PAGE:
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Democracy in the Congo?

LONDON – Free, fair, and transparent democratic elections are no longer strangers to Africa. Indeed, they have become a regular occurrence. But the presidential and parliamentary elections in the Democratic Republic of the Congo at the end of November will likely be Africa’s most daunting electoral challenge so far. If the vote comes off successfully, democrats and democratic norms will receive a boost in every corner of the continent.

Geography alone in this vast and poorly connected country constitutes a formidable obstacle to conducting an election according to internationally recognized standards. The DRC is the size of Western Europe. Much of it is covered in thick jungle. The country is also criss-crossed by its eponymous river and various other waterways. The DRC’s poor communications and transportation infrastructure makes it virtually impossible for most Congolese, government officials, and election observers to circulate freely.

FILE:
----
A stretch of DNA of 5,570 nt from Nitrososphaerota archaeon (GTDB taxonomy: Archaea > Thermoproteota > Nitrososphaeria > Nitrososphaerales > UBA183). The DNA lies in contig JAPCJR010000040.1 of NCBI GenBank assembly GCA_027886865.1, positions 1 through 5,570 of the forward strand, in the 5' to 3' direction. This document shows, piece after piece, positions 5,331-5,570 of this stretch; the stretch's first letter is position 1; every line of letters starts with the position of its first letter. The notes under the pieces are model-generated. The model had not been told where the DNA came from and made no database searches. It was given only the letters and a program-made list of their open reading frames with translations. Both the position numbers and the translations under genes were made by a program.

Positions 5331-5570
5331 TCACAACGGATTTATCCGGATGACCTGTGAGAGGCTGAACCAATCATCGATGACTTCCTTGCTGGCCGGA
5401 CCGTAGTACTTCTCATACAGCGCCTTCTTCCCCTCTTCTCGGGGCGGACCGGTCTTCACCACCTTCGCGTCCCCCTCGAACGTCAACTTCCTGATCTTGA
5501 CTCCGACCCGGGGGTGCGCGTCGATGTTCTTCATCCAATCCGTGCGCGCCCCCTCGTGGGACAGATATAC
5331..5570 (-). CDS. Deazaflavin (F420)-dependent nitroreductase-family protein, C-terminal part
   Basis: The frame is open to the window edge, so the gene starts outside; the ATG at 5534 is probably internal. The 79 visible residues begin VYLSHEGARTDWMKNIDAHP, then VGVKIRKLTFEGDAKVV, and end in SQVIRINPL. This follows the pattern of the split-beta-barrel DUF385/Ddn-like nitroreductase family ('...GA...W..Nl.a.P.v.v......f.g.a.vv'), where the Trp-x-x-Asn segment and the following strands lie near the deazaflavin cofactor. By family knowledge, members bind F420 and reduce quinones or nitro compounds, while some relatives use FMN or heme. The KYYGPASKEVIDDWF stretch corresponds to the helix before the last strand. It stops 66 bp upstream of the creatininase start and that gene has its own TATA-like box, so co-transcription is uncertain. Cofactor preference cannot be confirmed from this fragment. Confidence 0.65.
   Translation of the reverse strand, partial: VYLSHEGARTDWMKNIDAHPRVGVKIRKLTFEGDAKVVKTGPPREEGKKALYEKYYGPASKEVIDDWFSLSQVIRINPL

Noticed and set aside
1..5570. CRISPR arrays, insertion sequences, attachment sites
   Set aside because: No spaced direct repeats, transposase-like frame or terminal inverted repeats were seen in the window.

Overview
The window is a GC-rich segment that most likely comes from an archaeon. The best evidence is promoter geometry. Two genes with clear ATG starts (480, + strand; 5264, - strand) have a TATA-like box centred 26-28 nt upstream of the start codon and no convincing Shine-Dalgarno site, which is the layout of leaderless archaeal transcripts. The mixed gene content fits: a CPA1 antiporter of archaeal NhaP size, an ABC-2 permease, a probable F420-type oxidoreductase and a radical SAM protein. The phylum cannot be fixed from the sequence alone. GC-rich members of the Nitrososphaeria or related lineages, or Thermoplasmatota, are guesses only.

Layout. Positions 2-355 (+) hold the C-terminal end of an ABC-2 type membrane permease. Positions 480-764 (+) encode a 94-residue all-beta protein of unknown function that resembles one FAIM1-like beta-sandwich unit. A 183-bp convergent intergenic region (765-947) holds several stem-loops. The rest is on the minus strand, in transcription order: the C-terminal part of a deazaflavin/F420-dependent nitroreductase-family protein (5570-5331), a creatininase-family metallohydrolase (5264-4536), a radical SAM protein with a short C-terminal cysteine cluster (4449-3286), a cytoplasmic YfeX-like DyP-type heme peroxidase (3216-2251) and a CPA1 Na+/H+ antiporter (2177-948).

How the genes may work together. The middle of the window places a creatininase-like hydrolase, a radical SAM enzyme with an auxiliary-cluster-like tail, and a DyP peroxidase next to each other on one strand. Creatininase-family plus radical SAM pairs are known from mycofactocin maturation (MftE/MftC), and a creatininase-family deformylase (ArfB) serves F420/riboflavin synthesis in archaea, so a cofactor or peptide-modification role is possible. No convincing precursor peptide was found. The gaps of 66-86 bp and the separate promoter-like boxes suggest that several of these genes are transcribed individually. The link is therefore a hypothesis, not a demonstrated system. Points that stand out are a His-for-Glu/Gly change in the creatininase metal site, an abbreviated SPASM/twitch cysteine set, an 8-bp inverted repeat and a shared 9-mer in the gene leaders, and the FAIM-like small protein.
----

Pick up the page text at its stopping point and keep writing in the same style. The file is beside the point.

Political problems compound the geographical impediments. The DRC has no tradition of democratic governance. The last election, in 2006, was marred by an opposition boycott and chaotic procedures. Perhaps the only reason that the international community declared itself relatively satisfied with the conduct of the poll was that international donors had generously contributed close to $500 million to organize the vote.

The DRC’s history since the withdrawal some half-a-century ago of Belgium, the former colonial master, complicates matters even more. The decades-long kleptocracy of the late president, Mobutu Sese Seko, virtually bankrupted this resource-rich country, eventually spurring an insurgency that brought Laurent-Désiré Kabila to power. After his bodyguards assassinated him in 2001, his son, Joseph Kabila, became president, a job that he is seeking to retain in the forthcoming election.